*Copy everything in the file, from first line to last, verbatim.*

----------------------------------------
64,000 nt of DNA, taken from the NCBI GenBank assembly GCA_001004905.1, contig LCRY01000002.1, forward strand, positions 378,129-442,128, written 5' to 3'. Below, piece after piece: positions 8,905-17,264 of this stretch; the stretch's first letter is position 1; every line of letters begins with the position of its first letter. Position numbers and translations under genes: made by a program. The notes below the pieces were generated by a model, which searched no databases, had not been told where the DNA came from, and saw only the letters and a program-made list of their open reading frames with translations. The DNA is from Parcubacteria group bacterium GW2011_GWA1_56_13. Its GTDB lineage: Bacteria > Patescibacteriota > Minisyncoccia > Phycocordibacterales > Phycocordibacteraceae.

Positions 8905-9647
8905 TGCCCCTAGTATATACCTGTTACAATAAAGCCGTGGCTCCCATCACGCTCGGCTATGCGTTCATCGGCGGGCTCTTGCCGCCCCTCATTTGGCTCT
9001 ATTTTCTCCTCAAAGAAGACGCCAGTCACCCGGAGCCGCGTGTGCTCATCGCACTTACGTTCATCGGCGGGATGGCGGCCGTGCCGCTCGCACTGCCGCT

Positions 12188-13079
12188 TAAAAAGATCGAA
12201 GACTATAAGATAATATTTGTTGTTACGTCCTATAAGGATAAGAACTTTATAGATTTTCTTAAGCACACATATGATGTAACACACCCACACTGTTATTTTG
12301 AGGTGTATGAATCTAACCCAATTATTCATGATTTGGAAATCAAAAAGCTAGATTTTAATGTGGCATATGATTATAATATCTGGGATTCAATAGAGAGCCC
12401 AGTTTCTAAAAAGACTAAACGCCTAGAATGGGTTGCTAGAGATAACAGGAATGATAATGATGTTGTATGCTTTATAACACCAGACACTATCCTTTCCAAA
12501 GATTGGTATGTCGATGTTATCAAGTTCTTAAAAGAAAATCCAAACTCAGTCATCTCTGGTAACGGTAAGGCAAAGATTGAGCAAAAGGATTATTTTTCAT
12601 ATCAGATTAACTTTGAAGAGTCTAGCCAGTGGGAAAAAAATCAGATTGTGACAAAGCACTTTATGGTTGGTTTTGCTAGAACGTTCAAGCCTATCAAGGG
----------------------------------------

64,000 nt of DNA, taken from the NCBI GenBank assembly GCA_001004905.1, contig LCRY01000002.1, forward strand, positions 378,129-442,128, written 5' to 3'. Below, piece after piece: positions 8,905-17,264 of this stretch; the stretch's first letter is position 1; every line of letters begins with the position of its first letter. Position numbers and translations under genes: made by a program. The notes below the pieces were generated by a model, which searched no databases, had not been told where the DNA came from, and saw only the letters and a program-made list of their open reading frames with translations. The DNA is from Parcubacteria group bacterium GW2011_GWA1_56_13. Its GTDB lineage: Bacteria > Patescibacteriota > Minisyncoccia > Phycocordibacterales > Phycocordibacteraceae.

Positions 8905-9647
8905 TGCCCCTAGTATATACCTGTTACAATAAAGCCGTGGCTCCCATCACGCTCGGCTATGCGTTCATCGGCGGGCTCTTGCCGCCCCTCATTTGGCTCT
9001 ATTTTCTCCTCAAAGAAGACGCCAGTCACCCGGAGCCGCGTGTGCTCATCGCACTTACGTTCATCGGCGGGATGGCGGCCGTGCCGCTCGCACTGCCGCT

Positions 12188-13079
12188 TAAAAAGATCGAA
12201 GACTATAAGATAATATTTGTTGTTACGTCCTATAAGGATAAGAACTTTATAGATTTTCTTAAGCACACATATGATGTAACACACCCACACTGTTATTTTG
12301 AGGTGTATGAATCTAACCCAATTATTCATGATTTGGAAATCAAAAAGCTAGATTTTAATGTGGCATATGATTATAATATCTGGGATTCAATAGAGAGCCC
12401 AGTTTCTAAAAAGACTAAACGCCTAGAATGGGTTGCTAGAGATAACAGGAATGATAATGATGTTGTATGCTTTATAACACCAGACACTATCCTTTCCAAA
12501 GATTGGTATGTCGATGTTATCAAGTTCTTAAAAGAAAATCCAAACTCAGTCATCTCTGGTAACGGTAAGGCAAAGATTGAGCAAAAGGATTATTTTTCAT
12601 ATCAGATTAACTTTGAAGAGTCTAGCCAGTGGGAAAAAAATCAGATTGTGACAAAGCACTTTATGGTTGGTTTTGCTAGAACGTTCAAGCCTATCAAGGG